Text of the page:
Possibly True History

A Brief History of Amoeba


Although Amoeba Lounge Bar is just over a decade old in its current format, there has been a bar, pub or tavern under that name for nearly two hundred and fifty years. Dating back to the German entomologist August Johann Rösel von Rosenhof’s discovery of what he referred to as a ‘Proteus Animalcule’ in 1757, the bar was wittily entitled ‘Amibe’ in reference to Bory Saint-Vincent’s renaming of said discovery, finally changing to Amoeba Tavern in 1763. The Amoeba Tavern had a long and important history chequered with setbacks and scourged by personal feuds; In 1802, whilst being used to host a dinner commemorating the founding of Clifton Village, it was burnt to the ground by an emaciated and enraged von Rosenhof after he had been informed that his wife, Lisbeth Taudry von Rosenhof had been conducting an illicit affair with the taverns owner John Standish. Although Messrs von Rosenhof both died in the fire it was reputedly claimed that those who witnessed the great inferno saw August casually walk to the bar and serve himself a tankard of ale before disappearing in a shroud of smoke.

Following Clifton’s now historic ground-breaking ceremony, a bridge was commissioned to link greater Clifton with Abbots Leigh to support the trade route from Bristol docks which were a central operating base for the East India Company Fleet which set sail weekly to develop new trade routes to the Americas. The first meetings for the newly appointed Bridge Commission were held regularly in the Amoeba Tavern, and Brunel’s final proposal in 1830 (after many failed attempts to win over the Commission) was presented in what is now the rear room. Bridge construction began in 1831 and was completed four years after Brunel’s death in 1864.

In 1890, the Amoeba Taverns lease was bought by Sir Lawrence Watford and converted into a brothel in all but name, serving the wealthy gentry of the area carnal delights not found throughout the city of Bristol. De’Tavern, as Amoeba was briefly known as at this time, was blamed for falling property prices in Greater Clifton and, for the second time, was burned to the ground by the newly formed Clifton and Hotwells Improvement Society. Luckily Sir Watford stepped in and, after apologising to the Society by way of buying a property in their name in nearby Victoria Square, had Amoeba Tavern rebuilt and renamed, eventually selling the lease shortly before the outbreak of war in 1914. The tavern served as a drinking hole for military personnel sent to Bristol to recover from wounds they had suffered during the Great War and even provided a writing space for Siegfried Sassoon while he was recuperating from a shot to the head, inflicted upon him by a fellow British soldier who had mistaken him for a German whilst on patrol. Sassoon returned to the tavern many times after the war and wrote a number of his famous works in the main room, accompanied at all times by his traditional German beer tankard which is still situated behind the bar. Between the Wars Amoeba Tavern hosted many charity events, balls and banquets in the now sealed off Caverns, situated below what is now the back room.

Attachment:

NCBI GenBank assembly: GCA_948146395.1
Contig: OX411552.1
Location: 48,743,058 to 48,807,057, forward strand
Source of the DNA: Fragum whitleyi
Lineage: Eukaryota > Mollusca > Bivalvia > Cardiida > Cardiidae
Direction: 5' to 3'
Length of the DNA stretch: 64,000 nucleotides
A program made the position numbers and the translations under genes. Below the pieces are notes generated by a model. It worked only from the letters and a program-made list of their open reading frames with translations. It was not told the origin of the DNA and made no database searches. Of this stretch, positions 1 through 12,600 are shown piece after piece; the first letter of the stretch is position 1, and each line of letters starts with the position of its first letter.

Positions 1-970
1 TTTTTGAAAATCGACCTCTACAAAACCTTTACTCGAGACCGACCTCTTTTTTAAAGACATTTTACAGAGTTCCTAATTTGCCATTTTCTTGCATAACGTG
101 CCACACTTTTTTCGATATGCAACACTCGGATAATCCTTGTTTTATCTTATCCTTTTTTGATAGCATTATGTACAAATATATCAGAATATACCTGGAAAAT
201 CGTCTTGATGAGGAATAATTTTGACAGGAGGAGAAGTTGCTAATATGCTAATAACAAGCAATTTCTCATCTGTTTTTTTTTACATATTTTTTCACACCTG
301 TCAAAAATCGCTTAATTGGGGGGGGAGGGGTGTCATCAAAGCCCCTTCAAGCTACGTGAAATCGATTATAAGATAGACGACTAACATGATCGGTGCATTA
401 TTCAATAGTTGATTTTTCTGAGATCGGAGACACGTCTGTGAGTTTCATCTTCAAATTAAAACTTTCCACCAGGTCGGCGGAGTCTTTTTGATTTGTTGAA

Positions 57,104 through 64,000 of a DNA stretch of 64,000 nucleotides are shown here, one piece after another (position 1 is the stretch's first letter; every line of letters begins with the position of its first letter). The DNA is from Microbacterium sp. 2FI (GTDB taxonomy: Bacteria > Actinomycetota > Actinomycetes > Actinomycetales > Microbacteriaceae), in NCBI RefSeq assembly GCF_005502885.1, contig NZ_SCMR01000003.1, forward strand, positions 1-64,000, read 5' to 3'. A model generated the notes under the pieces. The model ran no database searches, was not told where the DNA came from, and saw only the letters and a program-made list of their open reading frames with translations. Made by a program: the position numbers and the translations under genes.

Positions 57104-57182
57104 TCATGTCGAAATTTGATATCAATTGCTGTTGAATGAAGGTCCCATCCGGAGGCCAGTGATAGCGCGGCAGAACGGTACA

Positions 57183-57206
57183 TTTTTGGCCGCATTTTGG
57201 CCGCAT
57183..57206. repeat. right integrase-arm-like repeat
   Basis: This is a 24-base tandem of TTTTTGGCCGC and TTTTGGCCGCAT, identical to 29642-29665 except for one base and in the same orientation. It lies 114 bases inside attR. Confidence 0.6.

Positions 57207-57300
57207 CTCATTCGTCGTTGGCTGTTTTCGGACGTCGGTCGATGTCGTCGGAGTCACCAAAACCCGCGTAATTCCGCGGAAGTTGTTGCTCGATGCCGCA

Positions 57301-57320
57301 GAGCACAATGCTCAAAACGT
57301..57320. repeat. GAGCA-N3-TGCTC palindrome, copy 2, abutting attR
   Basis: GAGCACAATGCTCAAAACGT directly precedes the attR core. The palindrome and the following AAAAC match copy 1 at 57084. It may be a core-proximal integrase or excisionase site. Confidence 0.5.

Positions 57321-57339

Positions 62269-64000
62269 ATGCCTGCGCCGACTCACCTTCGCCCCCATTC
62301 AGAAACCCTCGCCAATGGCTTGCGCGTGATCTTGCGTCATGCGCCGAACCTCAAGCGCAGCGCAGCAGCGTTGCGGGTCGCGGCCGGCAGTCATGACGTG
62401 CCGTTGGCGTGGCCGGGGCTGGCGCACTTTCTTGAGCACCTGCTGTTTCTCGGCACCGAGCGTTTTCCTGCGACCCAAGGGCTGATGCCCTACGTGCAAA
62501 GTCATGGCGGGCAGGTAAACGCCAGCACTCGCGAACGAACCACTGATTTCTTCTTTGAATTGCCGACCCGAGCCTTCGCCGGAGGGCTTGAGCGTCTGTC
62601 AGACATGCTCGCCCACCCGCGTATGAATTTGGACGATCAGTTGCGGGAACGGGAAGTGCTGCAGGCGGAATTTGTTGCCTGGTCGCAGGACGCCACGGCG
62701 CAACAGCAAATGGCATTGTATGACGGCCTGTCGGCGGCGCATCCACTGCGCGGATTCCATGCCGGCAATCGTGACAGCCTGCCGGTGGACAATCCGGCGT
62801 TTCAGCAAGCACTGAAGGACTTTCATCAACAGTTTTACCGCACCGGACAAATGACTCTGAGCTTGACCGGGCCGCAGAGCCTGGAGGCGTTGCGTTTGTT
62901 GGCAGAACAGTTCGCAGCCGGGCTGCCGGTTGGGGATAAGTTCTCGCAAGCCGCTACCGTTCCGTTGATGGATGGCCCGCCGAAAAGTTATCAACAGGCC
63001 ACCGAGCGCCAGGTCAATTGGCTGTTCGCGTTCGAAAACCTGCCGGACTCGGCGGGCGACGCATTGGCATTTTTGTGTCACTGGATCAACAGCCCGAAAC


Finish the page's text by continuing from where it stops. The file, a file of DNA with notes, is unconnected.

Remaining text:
Although showered by vegetal matter by a bomb blast which destroyed a nearby famous fruit merchant, in true British spirit Amoeba battled on and survived the Second World War with barely a scratch, despite buildings on either side of the property being flattened. Used as a meeting place for off-duty Hawker Hurricane Pilots of 286 Squadron United States Air force who were based at RAF Lulsgate Bottom (now known as Bristol Airport) the tavern changed from its traditional values to a more Americanised Cocktail format to accommodate the high standards sought by Pilot Officers. Over the next fifty years the ownership of Amoeba Bar changed hands many times, finally settling in the hands of its current owner in 2003. The concept was transferred abroad in late 2005 under the guise of ’Bar Pseudopod’ (in reference to name of an Amoebas appendages, or ‘arms’). After success in New York, Naples, Barcelona, Norwich and North Wales, the company continues to expand and exceed global expectations.